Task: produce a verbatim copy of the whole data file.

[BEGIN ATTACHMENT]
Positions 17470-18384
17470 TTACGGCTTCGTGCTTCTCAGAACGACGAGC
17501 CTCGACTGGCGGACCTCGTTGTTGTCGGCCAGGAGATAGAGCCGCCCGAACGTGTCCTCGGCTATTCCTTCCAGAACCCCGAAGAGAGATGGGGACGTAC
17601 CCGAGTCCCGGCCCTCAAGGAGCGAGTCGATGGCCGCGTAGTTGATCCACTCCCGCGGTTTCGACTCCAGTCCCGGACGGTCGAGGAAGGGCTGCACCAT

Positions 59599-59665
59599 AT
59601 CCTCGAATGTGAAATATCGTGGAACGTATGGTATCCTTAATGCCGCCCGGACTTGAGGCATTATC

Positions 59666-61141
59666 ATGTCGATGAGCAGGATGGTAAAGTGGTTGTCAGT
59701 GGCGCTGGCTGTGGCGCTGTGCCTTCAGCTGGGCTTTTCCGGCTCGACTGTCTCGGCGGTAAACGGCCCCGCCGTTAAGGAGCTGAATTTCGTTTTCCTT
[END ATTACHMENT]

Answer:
Positions 17470-18384
17470 TTACGGCTTCGTGCTTCTCAGAACGACGAGC
17501 CTCGACTGGCGGACCTCGTTGTTGTCGGCCAGGAGATAGAGCCGCCCGAACGTGTCCTCGGCTATTCCTTCCAGAACCCCGAAGAGAGATGGGGACGTAC
17601 CCGAGTCCCGGCCCTCAAGGAGCGAGTCGATGGCCGCGTAGTTGATCCACTCCCGCGGTTTCGACTCCAGTCCCGGACGGTCGAGGAAGGGCTGCACCAT

Positions 59599-59665
59599 AT
59601 CCTCGAATGTGAAATATCGTGGAACGTATGGTATCCTTAATGCCGCCCGGACTTGAGGCATTATC

Positions 59666-61141
59666 ATGTCGATGAGCAGGATGGTAAAGTGGTTGTCAGT
59701 GGCGCTGGCTGTGGCGCTGTGCCTTCAGCTGGGCTTTTCCGGCTCGACTGTCTCGGCGGTAAACGGCCCCGCCGTTAAGGAGCTGAATTTCGTTTTCCTT